Lessons In Falling: Growing Up In Malawi Prison

This is a story about a mistake.

Kachere is a condemned building. Kachere is near a crowded market, where at lunchtime, you can hear the call of prayer from a mosque that shadows this prison. Kachere is small. So small that most of its young inhabitants remain secrets. When you stand within Kachere, the sun pricks skin like mean sparks. The smell of smoke from the cooking cauldrons burns your eyes shut if you get too close. The smell stains you and you can't get it off your clothes when you leave. Buckets are still being used for toilets in overcrowded and airless cells. The same buckets are used for washing their clothes. Boys piss on the ground, their urine trapped in fly-infested pools on broken cement ground.

Sickness ranges from TB, scabies to HIV and malaria. Cells are broken, causing further overcrowding. The remand population remains very high. Rates of illiteracy appear to be at roughly seventy five to eighty percent. Most of the boys are just sitting and waiting. They don't have enough to eat. Kachere is a juvenile prison in Lilongwe, Malawi. PASI (Paralegal Advisory Service Institute), Malawi's paralegal service, and our local partner, is tragically underfunded, making it almost impossible to serve the legal rights of the boys.

I am with Natasha M, a PASI paralegal who is always laughing. Initially, I didn't understand it and it made me uncomfortable. Why is she always laughing in Kachere? She is doing intake of all the current murder remandees. Intake is overwhelming. Their stories ache. The officers of Kachere have brought two boys in at a time to be interviewed. A boy is telling his story, while another boy sits in a dark corner waiting for his turn. This boy has his eyes closed and his hands are clasped together like he is praying. This is an urgent prayer. His act makes my stomach turn, as I do not know to help him. I am becoming part of the problem in Kachere.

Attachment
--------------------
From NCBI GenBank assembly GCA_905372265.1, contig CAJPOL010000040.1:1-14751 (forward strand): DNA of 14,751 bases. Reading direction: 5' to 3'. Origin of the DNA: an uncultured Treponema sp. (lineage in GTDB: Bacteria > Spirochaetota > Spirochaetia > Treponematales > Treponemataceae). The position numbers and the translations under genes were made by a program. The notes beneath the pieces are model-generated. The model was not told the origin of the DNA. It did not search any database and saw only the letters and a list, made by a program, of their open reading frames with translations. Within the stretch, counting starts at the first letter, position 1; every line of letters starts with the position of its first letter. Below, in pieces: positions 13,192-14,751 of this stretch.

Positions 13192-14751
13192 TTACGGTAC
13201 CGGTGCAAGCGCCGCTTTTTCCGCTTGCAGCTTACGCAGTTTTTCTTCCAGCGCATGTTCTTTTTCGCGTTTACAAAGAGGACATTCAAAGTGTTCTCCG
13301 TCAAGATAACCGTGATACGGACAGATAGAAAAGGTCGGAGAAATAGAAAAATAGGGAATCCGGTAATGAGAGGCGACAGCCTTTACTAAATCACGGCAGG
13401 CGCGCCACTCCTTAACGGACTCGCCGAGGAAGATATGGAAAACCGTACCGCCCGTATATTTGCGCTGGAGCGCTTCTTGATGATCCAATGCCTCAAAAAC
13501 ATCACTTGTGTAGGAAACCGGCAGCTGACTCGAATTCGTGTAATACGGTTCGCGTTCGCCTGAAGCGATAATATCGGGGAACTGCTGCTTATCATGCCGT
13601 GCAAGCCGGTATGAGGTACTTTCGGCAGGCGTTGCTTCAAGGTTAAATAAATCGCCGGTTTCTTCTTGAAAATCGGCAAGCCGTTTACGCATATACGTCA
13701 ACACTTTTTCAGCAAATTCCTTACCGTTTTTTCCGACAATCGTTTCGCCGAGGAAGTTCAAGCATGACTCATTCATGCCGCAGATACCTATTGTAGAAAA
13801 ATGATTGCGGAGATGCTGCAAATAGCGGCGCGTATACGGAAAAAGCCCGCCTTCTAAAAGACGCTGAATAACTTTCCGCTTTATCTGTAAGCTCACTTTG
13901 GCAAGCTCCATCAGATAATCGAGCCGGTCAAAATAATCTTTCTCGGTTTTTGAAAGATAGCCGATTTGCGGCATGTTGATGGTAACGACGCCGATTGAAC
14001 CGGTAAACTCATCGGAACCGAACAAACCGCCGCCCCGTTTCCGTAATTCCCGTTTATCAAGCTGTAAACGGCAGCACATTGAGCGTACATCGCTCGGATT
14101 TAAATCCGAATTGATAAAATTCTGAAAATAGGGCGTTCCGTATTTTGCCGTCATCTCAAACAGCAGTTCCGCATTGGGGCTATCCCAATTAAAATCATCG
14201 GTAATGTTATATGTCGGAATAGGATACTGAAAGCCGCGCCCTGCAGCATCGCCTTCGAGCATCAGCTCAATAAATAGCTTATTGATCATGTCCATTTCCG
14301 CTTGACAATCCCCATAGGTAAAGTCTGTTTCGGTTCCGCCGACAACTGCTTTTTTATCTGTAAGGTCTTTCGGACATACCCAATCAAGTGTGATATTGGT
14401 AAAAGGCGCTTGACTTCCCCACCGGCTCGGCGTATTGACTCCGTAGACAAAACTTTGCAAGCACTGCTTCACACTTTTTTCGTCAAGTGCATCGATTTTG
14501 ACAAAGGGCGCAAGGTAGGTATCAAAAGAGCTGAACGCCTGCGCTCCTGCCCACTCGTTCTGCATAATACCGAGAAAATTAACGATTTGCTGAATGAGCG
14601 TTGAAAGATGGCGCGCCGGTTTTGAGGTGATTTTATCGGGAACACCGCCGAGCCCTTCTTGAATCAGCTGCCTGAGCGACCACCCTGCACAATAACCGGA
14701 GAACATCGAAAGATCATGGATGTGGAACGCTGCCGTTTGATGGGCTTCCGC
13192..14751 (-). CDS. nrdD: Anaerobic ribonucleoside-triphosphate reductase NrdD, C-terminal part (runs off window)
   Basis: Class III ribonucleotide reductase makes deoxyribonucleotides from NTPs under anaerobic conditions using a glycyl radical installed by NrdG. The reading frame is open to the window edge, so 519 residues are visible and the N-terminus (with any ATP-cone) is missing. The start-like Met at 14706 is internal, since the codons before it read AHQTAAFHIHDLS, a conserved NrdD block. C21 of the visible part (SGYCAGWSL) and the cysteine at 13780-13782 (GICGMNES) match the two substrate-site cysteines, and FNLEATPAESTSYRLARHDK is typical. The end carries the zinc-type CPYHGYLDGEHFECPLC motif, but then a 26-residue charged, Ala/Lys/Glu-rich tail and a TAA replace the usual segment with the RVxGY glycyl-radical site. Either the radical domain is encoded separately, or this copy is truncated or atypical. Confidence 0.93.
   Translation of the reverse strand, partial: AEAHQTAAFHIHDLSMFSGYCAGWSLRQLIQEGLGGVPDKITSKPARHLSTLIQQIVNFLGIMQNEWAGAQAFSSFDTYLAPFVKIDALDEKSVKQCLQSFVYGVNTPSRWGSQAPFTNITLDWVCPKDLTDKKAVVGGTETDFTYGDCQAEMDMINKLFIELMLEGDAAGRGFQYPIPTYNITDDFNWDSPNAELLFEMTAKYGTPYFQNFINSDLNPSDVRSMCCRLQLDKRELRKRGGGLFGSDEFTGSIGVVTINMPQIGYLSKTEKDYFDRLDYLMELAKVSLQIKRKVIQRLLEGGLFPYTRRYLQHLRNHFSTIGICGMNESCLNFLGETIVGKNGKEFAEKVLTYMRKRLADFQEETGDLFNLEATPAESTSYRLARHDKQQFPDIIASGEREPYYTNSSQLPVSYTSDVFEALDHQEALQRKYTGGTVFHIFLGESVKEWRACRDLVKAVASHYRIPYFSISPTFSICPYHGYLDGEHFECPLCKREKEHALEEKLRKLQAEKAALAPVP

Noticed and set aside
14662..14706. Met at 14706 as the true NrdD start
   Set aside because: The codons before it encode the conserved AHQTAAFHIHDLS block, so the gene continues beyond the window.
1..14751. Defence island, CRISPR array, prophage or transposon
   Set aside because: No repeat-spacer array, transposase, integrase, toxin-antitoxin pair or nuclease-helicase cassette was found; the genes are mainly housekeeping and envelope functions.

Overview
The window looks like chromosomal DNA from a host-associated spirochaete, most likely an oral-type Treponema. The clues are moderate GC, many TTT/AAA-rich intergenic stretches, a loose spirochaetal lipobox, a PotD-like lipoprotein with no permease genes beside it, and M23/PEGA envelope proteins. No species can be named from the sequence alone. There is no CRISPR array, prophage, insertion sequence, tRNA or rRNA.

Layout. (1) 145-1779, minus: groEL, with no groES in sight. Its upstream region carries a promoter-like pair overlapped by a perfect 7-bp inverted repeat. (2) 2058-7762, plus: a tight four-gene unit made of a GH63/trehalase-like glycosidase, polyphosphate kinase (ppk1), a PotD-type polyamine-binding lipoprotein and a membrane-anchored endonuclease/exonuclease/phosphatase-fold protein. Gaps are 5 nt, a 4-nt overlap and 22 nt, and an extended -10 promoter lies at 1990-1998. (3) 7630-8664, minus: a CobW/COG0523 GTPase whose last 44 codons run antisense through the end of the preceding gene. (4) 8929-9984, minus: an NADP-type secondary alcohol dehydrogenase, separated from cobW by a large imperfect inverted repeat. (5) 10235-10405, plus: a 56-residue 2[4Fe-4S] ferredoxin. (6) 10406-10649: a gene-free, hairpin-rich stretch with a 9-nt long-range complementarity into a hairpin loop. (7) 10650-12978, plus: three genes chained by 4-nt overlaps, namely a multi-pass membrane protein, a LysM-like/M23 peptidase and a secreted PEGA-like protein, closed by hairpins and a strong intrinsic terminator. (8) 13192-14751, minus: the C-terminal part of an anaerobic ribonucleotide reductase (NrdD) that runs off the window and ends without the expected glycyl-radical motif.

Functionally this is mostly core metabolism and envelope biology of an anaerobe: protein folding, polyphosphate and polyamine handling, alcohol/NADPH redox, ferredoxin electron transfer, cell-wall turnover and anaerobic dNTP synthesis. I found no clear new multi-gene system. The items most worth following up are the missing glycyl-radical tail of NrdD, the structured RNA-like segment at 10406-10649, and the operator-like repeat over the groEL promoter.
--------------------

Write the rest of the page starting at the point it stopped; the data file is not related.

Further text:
When it is his turn to speak, he tells me a story: He was married when he was ten years old and worked on a farm. His infant daughter became sick. He thinks it's malaria. He tells his boss, who gives him two types of medication. He can't read though and through his story, it appears as though he could not read the instructions on the medication. Soon after, his daughter dies. The bosses of the farm are upset with this boy for not taking his daughter to hospital. The boy leaves the house and is surrounded by a group of boys who start stabbing him. He is then taken to a police station, arrested and then put in an adult prison for years, waiting for trial. He has finally been transferred to Kachere where he is still waiting for trial. He tells me that he has trouble using his hands and has lost feeling in them.